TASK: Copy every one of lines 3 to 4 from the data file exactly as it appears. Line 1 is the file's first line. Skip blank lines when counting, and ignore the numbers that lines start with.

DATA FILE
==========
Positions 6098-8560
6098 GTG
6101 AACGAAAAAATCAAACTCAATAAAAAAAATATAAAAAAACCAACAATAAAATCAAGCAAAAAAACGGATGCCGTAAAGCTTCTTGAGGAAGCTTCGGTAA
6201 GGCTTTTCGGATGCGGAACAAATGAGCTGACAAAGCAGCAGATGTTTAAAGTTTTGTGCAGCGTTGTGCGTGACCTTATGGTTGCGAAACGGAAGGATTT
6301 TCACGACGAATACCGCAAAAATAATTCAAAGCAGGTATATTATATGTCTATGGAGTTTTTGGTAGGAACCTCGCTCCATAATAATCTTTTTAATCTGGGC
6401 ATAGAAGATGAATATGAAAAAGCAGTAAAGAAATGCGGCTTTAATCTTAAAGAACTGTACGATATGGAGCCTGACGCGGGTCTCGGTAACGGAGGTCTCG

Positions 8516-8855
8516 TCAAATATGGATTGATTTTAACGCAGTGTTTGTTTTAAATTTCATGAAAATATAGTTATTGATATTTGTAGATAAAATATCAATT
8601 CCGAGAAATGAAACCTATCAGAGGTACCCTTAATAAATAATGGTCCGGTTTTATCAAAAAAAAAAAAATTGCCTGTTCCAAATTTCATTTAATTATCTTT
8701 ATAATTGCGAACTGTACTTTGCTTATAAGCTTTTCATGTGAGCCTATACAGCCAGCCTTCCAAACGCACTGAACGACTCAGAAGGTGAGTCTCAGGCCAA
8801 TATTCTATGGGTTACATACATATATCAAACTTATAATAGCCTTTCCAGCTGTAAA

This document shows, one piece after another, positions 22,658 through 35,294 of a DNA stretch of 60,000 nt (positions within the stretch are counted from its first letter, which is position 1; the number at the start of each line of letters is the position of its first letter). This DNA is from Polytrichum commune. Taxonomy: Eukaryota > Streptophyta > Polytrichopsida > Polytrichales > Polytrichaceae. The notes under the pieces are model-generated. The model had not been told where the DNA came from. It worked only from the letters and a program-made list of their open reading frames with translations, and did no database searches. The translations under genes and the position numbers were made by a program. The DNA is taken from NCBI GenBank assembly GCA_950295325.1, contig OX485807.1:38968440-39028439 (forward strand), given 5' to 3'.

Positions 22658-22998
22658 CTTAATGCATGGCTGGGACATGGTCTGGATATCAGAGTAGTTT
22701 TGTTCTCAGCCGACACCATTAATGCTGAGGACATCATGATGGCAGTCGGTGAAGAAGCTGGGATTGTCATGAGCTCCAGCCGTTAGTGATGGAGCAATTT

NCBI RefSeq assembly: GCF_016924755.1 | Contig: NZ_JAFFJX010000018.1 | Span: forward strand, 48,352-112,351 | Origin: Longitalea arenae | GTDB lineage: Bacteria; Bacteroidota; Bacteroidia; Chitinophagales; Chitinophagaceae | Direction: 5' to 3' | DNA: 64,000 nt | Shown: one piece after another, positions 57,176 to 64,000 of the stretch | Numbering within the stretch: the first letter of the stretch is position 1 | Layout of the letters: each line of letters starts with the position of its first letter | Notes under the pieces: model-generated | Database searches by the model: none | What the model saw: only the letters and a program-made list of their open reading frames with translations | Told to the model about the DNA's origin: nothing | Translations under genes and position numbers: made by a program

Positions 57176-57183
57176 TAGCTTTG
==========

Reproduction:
6101 AACGAAAAAATCAAACTCAATAAAAAAAATATAAAAAAACCAACAATAAAATCAAGCAAAAAAACGGATGCCGTAAAGCTTCTTGAGGAAGCTTCGGTAA
6201 GGCTTTTCGGATGCGGAACAAATGAGCTGACAAAGCAGCAGATGTTTAAAGTTTTGTGCAGCGTTGTGCGTGACCTTATGGTTGCGAAACGGAAGGATTT